Valiant Shield 16: U.S. Marines Prepare for High-End Combat With Low-End Technology
DVIDS | Oct 17 2016
ANDERSEN AIR FORCE BASE, Guam (September 22, 2016) – U.S. Marines from the 1st Marine Aircraft Wing are practicing on how to function without the aid of advanced technological command and control systems during operations at Exercise Valiant Shield 16 on Guam and around the Mariana Islands Range Complex.
The training involves maintaining communications between a Marine Air-Ground Task Force temporary combat operations center at Andersen Air Force Base located on Guam, and an expeditionary tactical air operations center on Tinian.
The challenge lies in keeping situational awareness between the two locations while providing control of real-world sorties that span from the entire inventory of joint players. Some participating aircraft include F/A-18 Hornets, B-1 Lancers, F-15 Eagles, C-12 Hurons, P-8 Poseidons and KC-130J Super Hercules', all bringing various elements and challenges to those channeling flight information.
"We transmit the status of the aircraft so we know if we need to launch somebody on a mission, take care of maintenance issues, unscheduled events and tanker plans," said Cpl Brian Borgman, air defense controller with Marine Tactical Air Command Squadron 18. "Essentially we give information from the COC to the TAOC . . . and as a controller . . . at this unit, I am monitoring and making sure the Marines have what they need in terms of the aircraft via any source of voice communications, group chat, computers, different share drives and networking device."
The training is realistic due to the limited commercial communication infrastructure that makes even voice cell phone calls challenging between the two islands.
Additionally, units originate from various locations to include Marine Corps Air Station Iwakuni, Japan, Camp Foster, Okinawa, Japan and Marine Corps Base Hawaii and do not have the ability to train face to face outside of exercises due to the distributed nature of III Marine Expeditionary Forces across U.S. Pacific Command's area.
"We have some traditional, single-channeled radios that include satellite communications and high frequency bands," said Marine Corps Capt Bryant Kruse, a communications officer for 1stMAW. "We have devices that establish wide area networks and those devices include a SATCOMM system called a VSAT or ‘Very Small Aperture Terminal,' which is operated on two different bands and provides two forms of redundancy. We also have a Secure, Mobile, Anti-Jam, Reliable, Tactical-Terminal system that operates in the extremely high frequency band, which is very difficult to jam in the event that someone is trying to knockout your communications."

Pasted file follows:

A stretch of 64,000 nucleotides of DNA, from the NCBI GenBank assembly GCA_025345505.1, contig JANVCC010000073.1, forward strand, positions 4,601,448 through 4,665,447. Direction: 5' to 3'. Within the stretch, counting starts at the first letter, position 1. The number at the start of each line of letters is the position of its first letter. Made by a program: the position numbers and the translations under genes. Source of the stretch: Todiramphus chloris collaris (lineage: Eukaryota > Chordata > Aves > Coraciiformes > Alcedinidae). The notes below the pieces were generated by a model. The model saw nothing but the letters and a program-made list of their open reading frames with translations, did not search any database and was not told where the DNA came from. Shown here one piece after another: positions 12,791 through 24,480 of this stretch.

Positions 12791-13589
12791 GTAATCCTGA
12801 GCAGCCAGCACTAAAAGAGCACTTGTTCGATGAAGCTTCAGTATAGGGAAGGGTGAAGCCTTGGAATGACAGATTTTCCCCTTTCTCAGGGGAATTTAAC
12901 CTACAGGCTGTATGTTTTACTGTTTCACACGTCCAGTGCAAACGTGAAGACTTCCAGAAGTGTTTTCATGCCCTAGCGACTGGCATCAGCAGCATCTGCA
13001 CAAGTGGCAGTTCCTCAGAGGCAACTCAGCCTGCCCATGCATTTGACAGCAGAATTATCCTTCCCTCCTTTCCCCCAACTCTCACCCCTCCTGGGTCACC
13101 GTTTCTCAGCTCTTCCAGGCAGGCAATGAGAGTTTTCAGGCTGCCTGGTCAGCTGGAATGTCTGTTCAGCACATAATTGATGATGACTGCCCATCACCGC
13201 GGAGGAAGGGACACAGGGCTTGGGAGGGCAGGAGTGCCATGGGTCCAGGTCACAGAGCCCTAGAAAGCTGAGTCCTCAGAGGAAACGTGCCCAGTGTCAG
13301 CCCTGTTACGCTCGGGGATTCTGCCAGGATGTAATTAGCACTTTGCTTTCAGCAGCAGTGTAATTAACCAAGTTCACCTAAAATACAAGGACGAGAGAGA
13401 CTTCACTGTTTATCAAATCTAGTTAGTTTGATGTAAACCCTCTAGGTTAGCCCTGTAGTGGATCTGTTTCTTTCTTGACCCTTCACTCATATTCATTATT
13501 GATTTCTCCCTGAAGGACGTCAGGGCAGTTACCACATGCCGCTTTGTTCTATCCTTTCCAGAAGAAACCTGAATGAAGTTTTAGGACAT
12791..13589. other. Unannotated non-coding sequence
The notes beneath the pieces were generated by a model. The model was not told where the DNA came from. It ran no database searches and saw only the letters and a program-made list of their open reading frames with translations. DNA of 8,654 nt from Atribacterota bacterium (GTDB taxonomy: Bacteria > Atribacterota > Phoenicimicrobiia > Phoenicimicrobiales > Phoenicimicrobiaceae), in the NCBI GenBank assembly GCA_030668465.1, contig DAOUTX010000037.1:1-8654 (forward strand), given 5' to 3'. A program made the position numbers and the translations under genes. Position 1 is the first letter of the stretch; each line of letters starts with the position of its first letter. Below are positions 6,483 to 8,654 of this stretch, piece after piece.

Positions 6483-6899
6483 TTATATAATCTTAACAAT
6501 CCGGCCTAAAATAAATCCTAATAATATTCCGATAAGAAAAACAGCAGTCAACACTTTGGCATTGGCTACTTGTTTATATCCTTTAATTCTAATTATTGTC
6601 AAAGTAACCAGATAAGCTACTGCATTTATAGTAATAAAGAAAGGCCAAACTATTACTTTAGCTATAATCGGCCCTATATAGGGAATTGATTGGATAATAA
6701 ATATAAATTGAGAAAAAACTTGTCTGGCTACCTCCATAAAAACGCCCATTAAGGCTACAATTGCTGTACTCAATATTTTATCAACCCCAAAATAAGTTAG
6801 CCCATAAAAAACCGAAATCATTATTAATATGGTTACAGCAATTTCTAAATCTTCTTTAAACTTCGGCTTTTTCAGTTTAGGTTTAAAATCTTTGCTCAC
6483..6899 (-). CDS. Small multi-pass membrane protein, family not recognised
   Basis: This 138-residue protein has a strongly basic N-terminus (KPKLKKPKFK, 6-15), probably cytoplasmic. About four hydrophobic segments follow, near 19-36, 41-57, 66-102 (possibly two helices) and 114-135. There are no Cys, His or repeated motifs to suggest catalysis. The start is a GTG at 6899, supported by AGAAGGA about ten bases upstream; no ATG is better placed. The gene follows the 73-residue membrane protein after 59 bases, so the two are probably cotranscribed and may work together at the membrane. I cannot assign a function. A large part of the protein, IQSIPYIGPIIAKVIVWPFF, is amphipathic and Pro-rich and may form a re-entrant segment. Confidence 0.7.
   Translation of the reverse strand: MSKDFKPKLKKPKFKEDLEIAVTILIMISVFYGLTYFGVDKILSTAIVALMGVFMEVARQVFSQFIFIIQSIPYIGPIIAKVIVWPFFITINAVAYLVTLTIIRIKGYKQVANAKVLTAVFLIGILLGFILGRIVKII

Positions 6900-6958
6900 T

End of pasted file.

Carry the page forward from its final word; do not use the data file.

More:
High frequency radio transmissions, standard operating procedures, and established training methods have been filling the void of satellite communications during periods of blackout.
Communication via e-mail, sharepoint access and video conference enabled by satellite receivers are inaccessible during periods of blackouts as well.
"If we were to lose our communications wide area network in a degraded environment, meaning you wouldn't have any telephones or computers, then everything you're trying to communicate would have to happen through single-channeled radio within the high frequency or very high frequency bands," said Kruse. "Then all of that information would have to be repackaged into a format that could be easily communicated between a single-channeled radios."
Specifically, SMART-Ts are the Marine Corps' go to network devices utilized for these types of instances. They operate on the extremely high frequency band within the electromagnetic spectrum and requires technology that currently does not exist to block out the signal, thus keeping operations safeguarded and continuous.
VSATs and other satellite reliant devices also assist the two command centers in exchanging data between each other, ships at sea, and pilots in the air regularly.
"They have the communication with other folks and the redundancies are the best portions," said Marine Corps Col. Daniel Shipley, Marine Air Ground Task Force commander and commanding officer of Marine Aircraft Group 12. "What I've learned here is the redundancies they have set up for communications if they're jammed are great . . . and they go around that using different frequencies or systems to keep fighting the fight."
Maintaining communications not only keeps operations continuous and safe, but it allows commanders the ability to make credible decisions based on the timely information they're provided, which impacts the entirety of missions.
"The oversight is huge," said Shipley. "It's the ability to provide expeditionary support to our Marines on the ground. If we are unable to communicate then we are not able to provide the support they need to move forward."
As approximately 18,000 service members partake in what is considered the largest, U.S.-only, joint exercise in the Pacific, in-depth networking during operations is observably a key component for the success of Valiant Shield objectives.
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